Dartmouth College and Griffith University researchers have devised a new way to "sense" and control external noise in quantum computing.
Quantum computing may revolutionize information processing by providing a means to solve problems too complex for traditional computers, with applications in code breaking, materials science and physics, but figuring out how to engineer such a machine remains elusive.
"Quantum noise spectroscopy" is an emerging field within quantum physics that seeks to characterize and control the noise affecting quantum systems. Quantum systems, which include tiny objects such as atoms, electrons and photons, display counterintuitive properties, such as the ability to be in a superposition of two different states simultaneously. These quantum properties are essential for quantum computing, but they are easily lost through decoherence, when quantum systems are subject to "noise" in an external environment. Because a quantum system is always embedded in a larger environment, some noise is unavoidable. A quantitative understanding of environmental noise is, therefore, crucial to accurately model the behavior of quantum systems and determine whether they can perform in applications such as quantum computing.
Quantum noise spectroscopy offers an elegant solution to this challenge by using a quantum system as a "probe" of its own environment. Typically, an experimenter may control the state of a quantum system through the application of external fields, such as optical or magnetic fields. In a quantum noise spectroscopy protocol, the quantum system is subjected to a "control sequence" -- that is, a suitably designed application of these fields. The quantum system evolves dynamically due to both the control sequence and the unavoidable interactions with the environment. Careful selection of control sequences combined with measurement of the quantum system enables the researchers to extract information about the environmental noise.
"Prior to our work, quantum noise spectroscopy had two major shortcomings: it was restricted to environmental noise that was (1) classical and (2) Gaussian," says co-author Lorenza Viola , a professor of physics at Dartmouth. "The assumption of Gaussianity implies that the noise has very special properties -- it can be fully describes solely in terms of "two-point correlation functions" -- while the assumption of classicality precludes the possibility that the environment is itself in a quantum-mechanical regime. These assumptions break down in many realistic situations of interest, which prohibits accurate and general characterization of environmental noise. For example, superconducting qubits, one of the most promising systems for scalable quantum computing, are subject to noise with observable deviations from Gaussianity."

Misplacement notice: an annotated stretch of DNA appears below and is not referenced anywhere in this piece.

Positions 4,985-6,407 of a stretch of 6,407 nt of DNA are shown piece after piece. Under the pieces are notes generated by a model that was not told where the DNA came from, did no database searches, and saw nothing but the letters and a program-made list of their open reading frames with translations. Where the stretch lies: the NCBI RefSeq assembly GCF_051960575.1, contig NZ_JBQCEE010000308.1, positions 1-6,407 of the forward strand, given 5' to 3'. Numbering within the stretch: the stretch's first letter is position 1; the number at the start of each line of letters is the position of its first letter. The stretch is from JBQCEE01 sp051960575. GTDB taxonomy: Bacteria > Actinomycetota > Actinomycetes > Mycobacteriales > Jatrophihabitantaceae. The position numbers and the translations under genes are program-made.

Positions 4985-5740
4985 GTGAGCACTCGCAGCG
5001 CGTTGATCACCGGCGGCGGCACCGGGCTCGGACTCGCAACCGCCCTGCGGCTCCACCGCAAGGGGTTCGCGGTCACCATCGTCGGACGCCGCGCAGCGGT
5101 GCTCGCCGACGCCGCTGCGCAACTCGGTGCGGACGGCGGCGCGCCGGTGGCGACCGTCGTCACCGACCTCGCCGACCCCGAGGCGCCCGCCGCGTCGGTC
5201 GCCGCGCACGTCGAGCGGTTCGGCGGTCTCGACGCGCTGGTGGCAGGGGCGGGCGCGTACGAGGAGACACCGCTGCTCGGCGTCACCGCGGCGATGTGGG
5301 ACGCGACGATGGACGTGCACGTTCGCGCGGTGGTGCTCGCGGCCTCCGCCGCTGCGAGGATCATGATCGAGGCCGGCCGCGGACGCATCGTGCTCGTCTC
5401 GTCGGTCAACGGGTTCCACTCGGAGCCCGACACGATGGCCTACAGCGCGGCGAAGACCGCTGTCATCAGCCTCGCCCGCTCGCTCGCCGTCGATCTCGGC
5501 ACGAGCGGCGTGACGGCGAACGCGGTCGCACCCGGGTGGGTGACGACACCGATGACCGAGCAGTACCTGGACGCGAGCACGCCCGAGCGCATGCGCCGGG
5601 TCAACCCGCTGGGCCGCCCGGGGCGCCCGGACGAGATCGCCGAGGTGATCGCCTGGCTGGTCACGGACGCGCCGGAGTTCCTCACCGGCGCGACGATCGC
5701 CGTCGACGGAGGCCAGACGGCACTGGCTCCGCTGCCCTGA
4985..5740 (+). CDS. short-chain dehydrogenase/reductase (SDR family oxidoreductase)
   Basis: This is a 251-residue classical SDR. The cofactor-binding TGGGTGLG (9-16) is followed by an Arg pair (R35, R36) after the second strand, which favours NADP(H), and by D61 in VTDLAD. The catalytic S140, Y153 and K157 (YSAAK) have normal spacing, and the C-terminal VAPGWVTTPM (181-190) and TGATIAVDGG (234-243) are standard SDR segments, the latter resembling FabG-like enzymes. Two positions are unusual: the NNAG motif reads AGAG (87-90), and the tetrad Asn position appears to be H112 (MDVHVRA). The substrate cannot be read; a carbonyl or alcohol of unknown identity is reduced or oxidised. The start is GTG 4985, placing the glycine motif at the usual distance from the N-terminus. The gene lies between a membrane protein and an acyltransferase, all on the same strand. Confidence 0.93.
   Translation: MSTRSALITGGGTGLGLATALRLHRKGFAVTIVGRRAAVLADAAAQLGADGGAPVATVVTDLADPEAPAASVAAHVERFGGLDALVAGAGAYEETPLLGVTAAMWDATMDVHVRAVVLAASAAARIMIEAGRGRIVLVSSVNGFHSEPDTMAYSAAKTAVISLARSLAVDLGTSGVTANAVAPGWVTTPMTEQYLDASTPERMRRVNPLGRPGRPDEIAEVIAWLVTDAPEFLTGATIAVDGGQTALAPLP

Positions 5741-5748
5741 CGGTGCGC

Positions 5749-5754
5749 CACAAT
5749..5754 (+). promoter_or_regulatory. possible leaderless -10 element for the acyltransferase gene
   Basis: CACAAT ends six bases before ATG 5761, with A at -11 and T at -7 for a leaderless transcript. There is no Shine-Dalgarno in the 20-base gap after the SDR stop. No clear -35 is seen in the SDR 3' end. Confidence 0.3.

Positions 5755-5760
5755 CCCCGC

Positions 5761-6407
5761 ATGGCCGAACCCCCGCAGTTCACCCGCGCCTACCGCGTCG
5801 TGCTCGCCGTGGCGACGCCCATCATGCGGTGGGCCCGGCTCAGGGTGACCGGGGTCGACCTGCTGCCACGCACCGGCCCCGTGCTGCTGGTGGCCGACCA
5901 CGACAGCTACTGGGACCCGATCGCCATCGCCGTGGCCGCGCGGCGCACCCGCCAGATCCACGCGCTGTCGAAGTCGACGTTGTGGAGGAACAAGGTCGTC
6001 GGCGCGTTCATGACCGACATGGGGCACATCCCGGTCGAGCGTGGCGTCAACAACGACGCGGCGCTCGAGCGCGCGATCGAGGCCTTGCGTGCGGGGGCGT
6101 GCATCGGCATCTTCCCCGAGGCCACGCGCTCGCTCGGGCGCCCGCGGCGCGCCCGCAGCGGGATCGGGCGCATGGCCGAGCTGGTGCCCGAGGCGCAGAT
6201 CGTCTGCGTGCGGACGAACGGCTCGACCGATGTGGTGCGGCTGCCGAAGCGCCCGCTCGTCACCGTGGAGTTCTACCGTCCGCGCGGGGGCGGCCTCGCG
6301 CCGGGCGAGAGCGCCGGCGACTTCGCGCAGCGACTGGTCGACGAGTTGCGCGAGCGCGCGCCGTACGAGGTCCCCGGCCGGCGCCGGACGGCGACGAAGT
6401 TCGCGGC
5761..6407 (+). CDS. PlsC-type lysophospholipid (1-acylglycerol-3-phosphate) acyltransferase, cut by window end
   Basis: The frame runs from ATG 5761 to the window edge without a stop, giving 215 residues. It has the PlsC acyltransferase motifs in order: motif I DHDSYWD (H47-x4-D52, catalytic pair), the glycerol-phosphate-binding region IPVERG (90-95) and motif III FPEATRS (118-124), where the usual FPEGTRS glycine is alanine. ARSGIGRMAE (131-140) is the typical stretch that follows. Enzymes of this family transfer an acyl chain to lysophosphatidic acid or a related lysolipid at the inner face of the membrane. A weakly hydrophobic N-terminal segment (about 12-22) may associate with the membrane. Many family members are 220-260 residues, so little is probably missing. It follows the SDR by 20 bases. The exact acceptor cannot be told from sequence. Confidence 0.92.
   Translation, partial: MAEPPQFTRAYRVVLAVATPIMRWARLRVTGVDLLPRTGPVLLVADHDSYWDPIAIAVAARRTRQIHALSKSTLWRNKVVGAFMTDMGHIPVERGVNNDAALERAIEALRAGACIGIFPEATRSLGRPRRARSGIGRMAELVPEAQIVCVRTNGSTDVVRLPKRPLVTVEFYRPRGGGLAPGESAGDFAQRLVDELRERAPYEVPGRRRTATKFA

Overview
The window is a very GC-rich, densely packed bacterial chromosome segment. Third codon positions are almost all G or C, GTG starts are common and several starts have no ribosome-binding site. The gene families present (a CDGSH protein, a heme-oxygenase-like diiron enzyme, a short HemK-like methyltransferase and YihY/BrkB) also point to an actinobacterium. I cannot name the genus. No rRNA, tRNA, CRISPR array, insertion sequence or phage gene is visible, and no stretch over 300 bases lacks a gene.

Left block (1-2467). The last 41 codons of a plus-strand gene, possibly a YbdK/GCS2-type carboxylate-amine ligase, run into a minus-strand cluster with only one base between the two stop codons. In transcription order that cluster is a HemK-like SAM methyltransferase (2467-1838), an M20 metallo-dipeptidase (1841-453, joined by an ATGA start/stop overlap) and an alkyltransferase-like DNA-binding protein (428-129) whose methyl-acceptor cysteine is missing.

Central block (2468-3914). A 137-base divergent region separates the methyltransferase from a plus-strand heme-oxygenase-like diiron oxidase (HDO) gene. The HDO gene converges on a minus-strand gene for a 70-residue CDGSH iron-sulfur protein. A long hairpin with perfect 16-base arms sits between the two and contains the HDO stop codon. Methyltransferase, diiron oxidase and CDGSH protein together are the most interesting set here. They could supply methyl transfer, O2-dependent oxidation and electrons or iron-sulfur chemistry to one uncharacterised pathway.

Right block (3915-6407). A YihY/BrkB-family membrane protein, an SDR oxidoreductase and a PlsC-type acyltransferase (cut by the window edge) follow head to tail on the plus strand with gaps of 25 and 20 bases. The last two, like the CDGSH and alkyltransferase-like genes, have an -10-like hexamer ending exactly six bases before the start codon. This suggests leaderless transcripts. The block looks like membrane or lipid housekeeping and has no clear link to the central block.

In their new work, the Dartmouth-Griffith researchers designed a new family of control sequences and show how they can extract information about the higher-dimensional (beyond two-point) correlation functions of the noise. Knowledge of these correlation functions offers a complete characterization of the noise, enabling accurate modeling of the interaction between a quantum system and its environment. The researchers demonstrate noise spectroscopy protocols that apply to both classical, non-Gaussian and a class of paradigmatic quantum, non-Gaussian environments. To the researchers' knowledge, the study of higher dimensional correlation functions for quantum noise sources is an entirely new research area.
"Quantum technologies have the potential to revolutionize computing and communication," Viola says. "One of the primary obstacles towards realizing these technologies in the lab, however, is the decoherence of quantum systems through interactions with the environment. Quantum noise spectroscopy characterizes environmental noise, enabling detailed dynamical modeling and offering physical insight into the process of decoherence. This information can be used to devise strategies to optimize the protection of quantum systems from environmental noise. Previous work did not apply to quantum or non-Gaussian noise sources, excluding a large class of quantum systems. Our work overcomes these limitations."